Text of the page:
The "Five-Step Approach to Fraud Detection" is a strategy I use to detect fraud in any area and a template I provide to company executives and managers when helping them establish control systems design to detect frauds in their day-to-day operations. This is the third in a series of articles in which I will demonstrate how to apply this strategy to your own environment.
Step one halts most people because if they have no idea what can go wrong in their area, the rest of the strategy collapses. This continues a series of articles in which I will walk through some very common and dangerous frauds that affect all organizations, regardless of industry, to help you understand how to apply the strategy to create an environment hostile to fraud.
Suppose an employee or vendor offers your employees a kickback to enlist their participation in embezzlement? In this article, I want to focus on the concept of collusion—involvement by two or more perpetrators in a fraud. This risk intimidates auditors, finance and accounting managers, and risk professionals; their opinion in collusion enables a circumvention of controls established to prevent a particular fraud, thus rendering collusive frauds difficult to detect.
In one particular embezzlement, for example, the husband was a trucker for the company, his wife an accountant. Warehouse and inventory operations were properly segregated from accounting, but the two were able to violate the company's controls when the husband stole goods from the truck because the wife was able to book false sales, then subsequently write them off as uncollectible to cover the inventory shortages.
If multiple people can thus circumvent a control structure, how are we as managers and officers supposed to prevent such a fraud? The answer is by committing yourself to seeking the symptoms of the fraud.
Whether I am performing a tactical review of an area or discussing fraud-prevention strategy with executives, I always begin with a "What Can Go Wrong" list, in which I brainstorm potential perpetrators and fraud acts. Considering the risk of certain collusive frauds, here are a few good examples of what can go wrong.
Examples of What Can Go Wrong
A supervisor approaches several hourly student laborers: if the students record extra overtime on their timesheets that they did not work, the supervisor will approve those hours and not alert anyone. She'll do this as long as the students split the extra overtime money with her. Fourteen people (including the supervisor) become involved in stealing over $250,000.
Two operations employees of a construction company determine a method for overbilling indirect costs (such as rent, insurance) to their customers on multimillion dollar projects. Those two employees are able to siphon the extra billings into their personal bank accounts while allowing their company to collect on the legitimate charges. The company's chief financial officer (CFO) detects the fraud by his company's employees; however, he agrees to join in the fraud for a cut of the proceeds. The total amount of the overbillings is $36 million.
The procurement director agrees to share with a vendor the prices their competitors are bidding for the business. After the vendor wins the business from their low bid, they agree to provide a kickback to the procurement director.
Three employees of a pipeline company, including an accounting clerk, a terminal operator, and a terminal supervisor, conspire with two employees of a trucking vendor to steal 1.5 million gallons of fuel. They sold the fuel to unsuspecting fuel service station owners. The accounting clerk destroyed bills of lading and fabricated the numbers on the location's fuel variance report provided to headquarters.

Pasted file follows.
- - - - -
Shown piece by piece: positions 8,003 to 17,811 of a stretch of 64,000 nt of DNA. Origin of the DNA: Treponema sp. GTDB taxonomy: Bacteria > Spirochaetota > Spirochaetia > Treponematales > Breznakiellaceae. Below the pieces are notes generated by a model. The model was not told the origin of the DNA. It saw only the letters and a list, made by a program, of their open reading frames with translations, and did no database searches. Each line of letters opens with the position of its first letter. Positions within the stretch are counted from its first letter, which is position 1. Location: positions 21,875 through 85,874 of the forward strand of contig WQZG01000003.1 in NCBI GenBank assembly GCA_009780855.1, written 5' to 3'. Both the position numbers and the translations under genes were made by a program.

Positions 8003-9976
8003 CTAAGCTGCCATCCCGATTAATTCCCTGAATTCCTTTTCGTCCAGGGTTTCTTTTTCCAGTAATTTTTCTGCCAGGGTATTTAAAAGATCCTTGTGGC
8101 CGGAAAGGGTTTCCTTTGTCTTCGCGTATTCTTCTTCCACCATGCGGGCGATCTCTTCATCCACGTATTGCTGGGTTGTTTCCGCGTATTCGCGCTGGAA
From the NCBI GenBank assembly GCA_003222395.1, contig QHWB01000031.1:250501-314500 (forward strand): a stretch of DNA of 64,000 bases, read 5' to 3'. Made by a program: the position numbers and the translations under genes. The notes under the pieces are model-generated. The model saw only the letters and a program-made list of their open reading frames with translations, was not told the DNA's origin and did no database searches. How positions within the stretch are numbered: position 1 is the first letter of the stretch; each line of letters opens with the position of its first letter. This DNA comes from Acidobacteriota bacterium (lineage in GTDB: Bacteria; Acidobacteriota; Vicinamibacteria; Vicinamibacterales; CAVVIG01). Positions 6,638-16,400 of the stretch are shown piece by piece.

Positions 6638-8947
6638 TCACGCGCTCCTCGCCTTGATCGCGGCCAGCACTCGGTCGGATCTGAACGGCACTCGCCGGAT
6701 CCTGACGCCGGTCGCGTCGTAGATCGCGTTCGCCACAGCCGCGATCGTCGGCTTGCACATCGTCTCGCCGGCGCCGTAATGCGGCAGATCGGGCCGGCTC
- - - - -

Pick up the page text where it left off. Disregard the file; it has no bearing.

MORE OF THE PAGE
Typically, my What Can Go Wrong documents for a particular area will list at least two or three dozen frauds stated in a single sentence or two. In the cases such as those above, we are dealing with multiple perpetrators, so list them all.
This is how we avoid the problem of collusion, by listing symptoms of the frauds regardless of the number of people participating. Symptoms are what these frauds would look like in the books and records. Here is a short list derived from the frauds listed above—you are likely to come up with many more.
Student employees are absent from the workplace during overtime hours.
Departmental labor expenses are over budget.
Overtime hours are strange, odd, or curious (30 hours of overtime posted during Thanksgiving week when offices were closed, or a full-time student recording 80-hour workweeks).
Indirect charges on a construction project exceed a reasonable percentage (e.g., >25 percent) of total billings.
Indirect charges are unsupported by adequate documentation, or the documentation appears to have been altered.
The bid winner/lowest bid is almost always the last bid received by Procurement, and the bid is almost always pennies lower than the second lowest bid.
Bid losers declined the procurement director's offers of favored status in exchange for some form of kickback.
Unexplained or "miscellaneous" losses in a particular division are higher than normal.
Service station owners complain their competitors are receiving below-market pricing on fuel.
Bills of lading are missing from the supporting documentation.
You will notice that I did not list a single control weakness. I did not say that duties were not properly segregated here, a signature was missing there. A control weakness is not a symptom of fraud. Just because a control is present does not mean a fraud is not occurring. Conversely, just because a control is absent does not mean a fraud is occurring. Just because someone smokes does not mean they have lung cancer, and just because they do not smoke does not mean their lungs are clear. A doctor must look for the symptoms.
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